Couple nearly killed in crash meets officer who saved them


Learning how to walk again is not the adventure Gary and Cindy Antagnini thought they would ever take together.

The avid motorcyclists lost their left legs in a head-on motorcycle crash while driving winding roads in Hays County in September. Since then, it’s been one operation after another.

“It shattered her pelvis. [The accident] cracked the top of each side of her hips,” said Gary Antagnini of his wife’s injuries. “They put Humpty Dumpty and the wife back together again.”

On the day of the wreck, there was an off-duty officer who drove onto the scene on County Road 136 minutes after the Antagninis smashed into a Jeep that crossed the center line.

“They put Humpty Dumpty and the wife back together again.”

The couple wanted to meet the officer who stopped to help. But, because of their surgeries and rehabilitation schedule, they struggled to establish a day and time for a face-to-face meeting.

“One day that might be kind of cool,” said Gary.

He didn’t know that his family and the hospital staff had arranged the meeting Thursday morning.

“Good morning,” he said to an officer standing inside the rehab room door.

“Hello,” said Senior Officer James Turner. “Y’all don’t remember me.”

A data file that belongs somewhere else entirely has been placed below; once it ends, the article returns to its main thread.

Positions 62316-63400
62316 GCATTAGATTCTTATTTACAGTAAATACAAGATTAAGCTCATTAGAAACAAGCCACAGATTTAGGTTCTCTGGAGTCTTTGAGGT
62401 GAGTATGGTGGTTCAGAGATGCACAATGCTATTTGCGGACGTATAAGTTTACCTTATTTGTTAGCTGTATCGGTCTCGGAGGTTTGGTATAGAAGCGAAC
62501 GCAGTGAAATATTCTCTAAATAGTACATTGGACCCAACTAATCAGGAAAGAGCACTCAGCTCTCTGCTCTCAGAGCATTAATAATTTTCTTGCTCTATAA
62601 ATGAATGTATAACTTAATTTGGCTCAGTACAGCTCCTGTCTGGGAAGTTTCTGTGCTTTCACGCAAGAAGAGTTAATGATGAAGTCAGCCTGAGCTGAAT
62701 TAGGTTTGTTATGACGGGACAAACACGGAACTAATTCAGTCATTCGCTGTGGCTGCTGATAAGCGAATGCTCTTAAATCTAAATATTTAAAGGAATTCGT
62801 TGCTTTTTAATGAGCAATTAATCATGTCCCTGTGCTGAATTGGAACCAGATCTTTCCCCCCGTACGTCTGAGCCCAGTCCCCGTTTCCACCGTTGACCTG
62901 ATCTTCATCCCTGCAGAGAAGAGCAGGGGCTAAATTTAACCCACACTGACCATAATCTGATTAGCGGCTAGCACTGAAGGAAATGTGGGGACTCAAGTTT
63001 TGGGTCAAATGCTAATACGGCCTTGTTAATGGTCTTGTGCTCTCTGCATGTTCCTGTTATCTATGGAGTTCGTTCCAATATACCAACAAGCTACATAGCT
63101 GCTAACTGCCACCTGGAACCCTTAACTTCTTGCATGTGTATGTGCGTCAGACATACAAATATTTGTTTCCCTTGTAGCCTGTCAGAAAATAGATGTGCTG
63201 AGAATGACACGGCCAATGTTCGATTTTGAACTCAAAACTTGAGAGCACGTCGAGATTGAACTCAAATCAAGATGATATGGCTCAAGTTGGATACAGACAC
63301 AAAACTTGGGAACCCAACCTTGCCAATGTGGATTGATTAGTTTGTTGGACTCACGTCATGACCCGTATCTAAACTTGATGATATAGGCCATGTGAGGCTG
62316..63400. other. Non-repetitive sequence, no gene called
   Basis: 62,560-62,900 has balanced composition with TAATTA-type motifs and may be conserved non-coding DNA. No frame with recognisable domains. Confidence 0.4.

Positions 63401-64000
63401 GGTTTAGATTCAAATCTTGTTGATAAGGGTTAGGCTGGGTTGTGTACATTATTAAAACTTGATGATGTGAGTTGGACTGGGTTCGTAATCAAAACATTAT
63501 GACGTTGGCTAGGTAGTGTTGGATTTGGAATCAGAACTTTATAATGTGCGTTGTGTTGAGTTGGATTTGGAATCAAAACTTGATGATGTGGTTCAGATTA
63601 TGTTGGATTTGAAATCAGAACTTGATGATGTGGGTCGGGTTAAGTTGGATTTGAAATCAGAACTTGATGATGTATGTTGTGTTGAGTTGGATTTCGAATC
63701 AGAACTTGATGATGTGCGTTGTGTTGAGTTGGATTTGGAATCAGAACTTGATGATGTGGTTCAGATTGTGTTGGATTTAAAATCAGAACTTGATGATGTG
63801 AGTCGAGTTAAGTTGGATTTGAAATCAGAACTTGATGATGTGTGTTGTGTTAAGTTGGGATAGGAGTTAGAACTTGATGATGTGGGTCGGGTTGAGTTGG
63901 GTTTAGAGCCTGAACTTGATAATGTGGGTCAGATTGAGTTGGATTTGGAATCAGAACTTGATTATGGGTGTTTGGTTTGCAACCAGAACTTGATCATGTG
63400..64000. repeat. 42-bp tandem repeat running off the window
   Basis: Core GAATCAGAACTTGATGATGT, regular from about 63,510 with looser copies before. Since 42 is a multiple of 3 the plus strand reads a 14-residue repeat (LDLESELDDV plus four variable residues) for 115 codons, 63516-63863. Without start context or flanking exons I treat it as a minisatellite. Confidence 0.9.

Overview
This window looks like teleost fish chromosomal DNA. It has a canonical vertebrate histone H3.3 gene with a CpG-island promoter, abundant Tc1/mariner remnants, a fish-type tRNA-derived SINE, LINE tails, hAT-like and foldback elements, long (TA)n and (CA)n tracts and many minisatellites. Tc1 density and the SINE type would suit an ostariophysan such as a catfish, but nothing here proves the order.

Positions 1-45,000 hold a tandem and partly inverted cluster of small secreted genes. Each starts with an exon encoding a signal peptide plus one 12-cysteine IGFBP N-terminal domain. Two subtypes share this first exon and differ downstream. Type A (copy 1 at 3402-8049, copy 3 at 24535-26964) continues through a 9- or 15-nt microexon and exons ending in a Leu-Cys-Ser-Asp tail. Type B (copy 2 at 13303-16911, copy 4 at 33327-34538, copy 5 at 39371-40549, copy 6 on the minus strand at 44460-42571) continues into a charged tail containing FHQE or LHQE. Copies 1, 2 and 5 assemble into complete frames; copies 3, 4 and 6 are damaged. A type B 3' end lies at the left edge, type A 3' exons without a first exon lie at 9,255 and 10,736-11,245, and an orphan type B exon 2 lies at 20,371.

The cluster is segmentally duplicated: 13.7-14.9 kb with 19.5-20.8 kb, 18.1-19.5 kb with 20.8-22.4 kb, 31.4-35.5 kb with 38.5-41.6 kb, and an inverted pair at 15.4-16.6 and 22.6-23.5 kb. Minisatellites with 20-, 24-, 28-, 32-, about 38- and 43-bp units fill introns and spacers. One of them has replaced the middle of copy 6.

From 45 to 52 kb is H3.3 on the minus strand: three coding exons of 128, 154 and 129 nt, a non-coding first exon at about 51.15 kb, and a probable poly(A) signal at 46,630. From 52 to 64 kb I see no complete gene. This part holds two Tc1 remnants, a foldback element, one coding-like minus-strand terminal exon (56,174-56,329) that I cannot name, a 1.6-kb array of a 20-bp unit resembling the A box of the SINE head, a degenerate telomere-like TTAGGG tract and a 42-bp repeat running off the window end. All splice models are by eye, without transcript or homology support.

Cindy recognized him. Soon after, Gary did, too.

“You’re the man we’re always talking about,” said Gary.

Turner, an Austin Police Department officer, was headed to meet a friend on Sept. 23, when he came upon the accident. He had a tourniquet kit in his car for a few years; he put it there shortly after taking a police safety course.

“Right out of that training course, I went out and got a tourniquet kit and started carrying it with me on a daily basis,” Turner said. 

After the crash, Turner tied up Gary’s leg to stop the bleeding. Another off-duty officer, who had also happened upon the scene, wrapped Cindy’s with his belt. Court records show 24-year-old Bay Lee Wilhite was behind the wheel of the vehicle. Police charged her with driving on the wrong side of the road. 

Medics arrived and rushed the couple to St. David’s South Austin Medical Center. 

“I’m just glad to see y’all standing and happy,” said Turner to the couple, who were wrapping up their in-patient physical therapy at St. David’s Rehabilitation Hospital.

Turner said the face-to-face meeting is inspiration for him, too. He plans to stay in touch with the couple.

“You show up to somebody and they’re in the worst moment of their life,” said the officer. “You don’t get to meet them afterward. You don’t get the luxury of seeing the light at the end of the tunnel.”

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